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During my 10 years in healthcare Human Resources, I found myself a part of organizational settings that were rife with conflicts, mystery, and stress enduring drama. Looking back, what helped me navigate these often turbulent waters was my non-confrontational style, one where I often allowed conflicts to naturally resolve themselves as opposed to interfering with the entanglement.
My efforts at pursuing a calm and thoughtful approach were largely influenced by having been a longtime student of Taoism, ancient Eastern philosophy and religion that offers its adherents direction on how to flow in harmony with the universe.
As Taoists, we seek to stay open to infinite possibilities and new experiences by "unlearning" things that we may have become stubbornly attached to. In this way, the aim is to align with life’s natural flow and rhythm versus forcing our peculiar notion of how we think life should work on the world.
Taoists embrace inquiry on the path of staying open to how life will unfold. In other words, it’s living fully on the journey not a destination or expectation of results that becomes meaningful in a Taoist’s life.
Ultimately, this Eastern philosophical quest involves simply accepting yourself for who you are, who you’re not, and who you hope to become. It’s a recognition that your nature is forever changing and worth accepting as opposed to attempting to resolve the various contradictions of life.
At a recent visit to a Barnes and Noble, I stumbled upon the book The Tao of Strategy: How Seven Eastern Philosophies Help Solve 21st Century Business Challenges which in many ways captures the essence of my professional and personal journey.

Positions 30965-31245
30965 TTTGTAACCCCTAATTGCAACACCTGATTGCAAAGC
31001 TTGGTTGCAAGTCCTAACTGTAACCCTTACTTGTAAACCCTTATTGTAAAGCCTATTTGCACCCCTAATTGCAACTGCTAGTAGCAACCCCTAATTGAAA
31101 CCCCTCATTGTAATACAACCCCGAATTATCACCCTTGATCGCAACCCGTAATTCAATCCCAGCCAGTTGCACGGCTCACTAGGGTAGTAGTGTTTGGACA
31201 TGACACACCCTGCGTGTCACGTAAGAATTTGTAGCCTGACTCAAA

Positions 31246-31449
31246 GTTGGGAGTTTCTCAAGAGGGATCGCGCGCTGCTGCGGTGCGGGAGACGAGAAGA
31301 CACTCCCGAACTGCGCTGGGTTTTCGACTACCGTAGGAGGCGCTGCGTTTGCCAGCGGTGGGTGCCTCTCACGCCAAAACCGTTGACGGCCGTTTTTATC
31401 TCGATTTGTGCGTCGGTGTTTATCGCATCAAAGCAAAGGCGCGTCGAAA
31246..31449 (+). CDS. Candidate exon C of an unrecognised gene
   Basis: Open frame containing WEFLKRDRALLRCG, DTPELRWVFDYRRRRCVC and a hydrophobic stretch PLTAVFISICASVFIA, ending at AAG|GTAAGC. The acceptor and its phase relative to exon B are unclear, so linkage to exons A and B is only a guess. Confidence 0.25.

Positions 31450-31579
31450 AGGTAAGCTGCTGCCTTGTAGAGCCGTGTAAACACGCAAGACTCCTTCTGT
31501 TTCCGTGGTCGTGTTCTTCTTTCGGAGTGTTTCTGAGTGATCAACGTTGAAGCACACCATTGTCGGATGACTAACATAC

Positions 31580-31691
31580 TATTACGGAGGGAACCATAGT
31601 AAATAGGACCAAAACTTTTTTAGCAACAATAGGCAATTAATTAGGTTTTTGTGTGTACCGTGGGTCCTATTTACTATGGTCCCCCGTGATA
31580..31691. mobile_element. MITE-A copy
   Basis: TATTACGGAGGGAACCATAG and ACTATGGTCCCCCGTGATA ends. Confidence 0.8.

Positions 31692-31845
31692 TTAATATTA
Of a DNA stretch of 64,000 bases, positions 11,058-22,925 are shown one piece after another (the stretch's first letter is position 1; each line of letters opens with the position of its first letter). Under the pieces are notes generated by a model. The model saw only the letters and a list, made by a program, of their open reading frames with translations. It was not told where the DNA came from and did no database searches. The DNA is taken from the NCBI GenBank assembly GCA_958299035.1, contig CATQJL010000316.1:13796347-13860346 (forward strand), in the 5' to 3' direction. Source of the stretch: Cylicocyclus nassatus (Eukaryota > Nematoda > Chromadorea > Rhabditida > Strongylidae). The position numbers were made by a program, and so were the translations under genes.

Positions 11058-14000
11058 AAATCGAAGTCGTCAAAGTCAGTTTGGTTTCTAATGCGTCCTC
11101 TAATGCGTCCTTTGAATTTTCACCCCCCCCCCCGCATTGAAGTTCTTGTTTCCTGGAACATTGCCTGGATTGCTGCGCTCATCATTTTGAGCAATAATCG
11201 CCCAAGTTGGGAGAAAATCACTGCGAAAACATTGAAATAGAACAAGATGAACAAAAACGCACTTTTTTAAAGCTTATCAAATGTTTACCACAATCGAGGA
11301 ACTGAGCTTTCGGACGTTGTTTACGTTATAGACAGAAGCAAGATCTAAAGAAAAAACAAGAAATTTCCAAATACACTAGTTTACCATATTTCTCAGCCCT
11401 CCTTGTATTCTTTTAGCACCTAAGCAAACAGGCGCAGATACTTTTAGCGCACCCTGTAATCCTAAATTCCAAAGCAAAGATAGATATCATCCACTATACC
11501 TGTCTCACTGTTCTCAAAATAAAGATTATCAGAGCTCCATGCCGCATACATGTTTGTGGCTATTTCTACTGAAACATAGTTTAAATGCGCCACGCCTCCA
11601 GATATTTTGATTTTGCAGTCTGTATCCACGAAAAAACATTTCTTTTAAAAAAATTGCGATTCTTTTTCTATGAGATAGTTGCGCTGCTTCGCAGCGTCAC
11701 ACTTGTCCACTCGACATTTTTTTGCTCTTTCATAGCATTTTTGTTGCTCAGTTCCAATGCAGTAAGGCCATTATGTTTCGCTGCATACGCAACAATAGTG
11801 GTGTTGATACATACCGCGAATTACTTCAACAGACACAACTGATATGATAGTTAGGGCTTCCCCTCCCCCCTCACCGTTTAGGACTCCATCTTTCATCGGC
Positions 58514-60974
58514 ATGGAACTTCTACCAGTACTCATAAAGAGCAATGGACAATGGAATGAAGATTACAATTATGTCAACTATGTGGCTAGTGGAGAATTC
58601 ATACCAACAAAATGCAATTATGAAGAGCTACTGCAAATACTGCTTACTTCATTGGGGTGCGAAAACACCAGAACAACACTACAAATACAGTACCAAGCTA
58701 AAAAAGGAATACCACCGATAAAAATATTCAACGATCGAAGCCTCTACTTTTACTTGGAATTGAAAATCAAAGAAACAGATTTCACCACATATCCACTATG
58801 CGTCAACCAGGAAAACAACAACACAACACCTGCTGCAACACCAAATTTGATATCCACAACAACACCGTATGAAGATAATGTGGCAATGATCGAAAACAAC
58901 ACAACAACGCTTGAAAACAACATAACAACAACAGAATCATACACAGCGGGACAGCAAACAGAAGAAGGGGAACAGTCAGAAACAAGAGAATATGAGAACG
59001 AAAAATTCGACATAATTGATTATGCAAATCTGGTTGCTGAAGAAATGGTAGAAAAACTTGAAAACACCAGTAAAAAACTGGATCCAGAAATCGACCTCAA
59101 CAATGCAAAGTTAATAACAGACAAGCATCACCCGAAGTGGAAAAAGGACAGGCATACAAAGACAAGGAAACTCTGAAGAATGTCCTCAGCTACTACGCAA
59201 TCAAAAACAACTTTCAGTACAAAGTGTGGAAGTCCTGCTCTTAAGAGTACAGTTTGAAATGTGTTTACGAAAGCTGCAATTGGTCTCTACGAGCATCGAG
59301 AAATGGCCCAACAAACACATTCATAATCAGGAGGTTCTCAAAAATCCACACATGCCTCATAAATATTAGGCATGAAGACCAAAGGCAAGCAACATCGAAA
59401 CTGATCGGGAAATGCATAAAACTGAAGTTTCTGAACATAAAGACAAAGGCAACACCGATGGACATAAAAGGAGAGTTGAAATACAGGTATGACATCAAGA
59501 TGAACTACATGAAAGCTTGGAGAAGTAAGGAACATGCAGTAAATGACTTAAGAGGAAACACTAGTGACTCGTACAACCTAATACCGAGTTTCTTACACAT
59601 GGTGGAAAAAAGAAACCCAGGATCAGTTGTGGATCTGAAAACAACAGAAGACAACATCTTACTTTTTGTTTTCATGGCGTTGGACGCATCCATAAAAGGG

This well-crafted book takes a fascinating look at the Great philosophers of the Eastern world and how their lessons intersect with those of modern-day business leaders. Readers gain an innovative set of approaches for fueling strategic thinking and problem solving on both a macro and micro organizational level. As noted in the introduction:
“The book presents the nature of strategy and the way of strategic thinking through the lenses of seven Eastern philosophies: Sun Tzu’s The Art of War — competitive battle — warfare and the game of Go, Hinduism, Buddhism, mindfulness, Taoism, chi (energy), and Confucianism. The intersection of Eastern philosophy and Western strategy-making.”
Tao of Strategy is a collaboration of three thought-leaders who originally crossed paths at the L. (Jay) Bougeois III who is the Professor Emeritus and Senior Fellow at the Center for Global Initiatives at the Darden School of Business at the University of Virginia: Siege Eygenson a Washington, D.C. - based consultant at a leading strategy consulting firm, and Kanokrat (Mint) Namasondhi a Bangkok Thailand based global management consultant and CFA charterholder.
Because the three come from varying parts of the world — Jay (French Christian), Serge (Jewish-Russian), Mint (Thai-Chinese-Japanese Buddhist) — they bring diverse cultural beliefs and perspectives to the table. Says the authors in an exclusive interview with “Great Books, Great Minds:”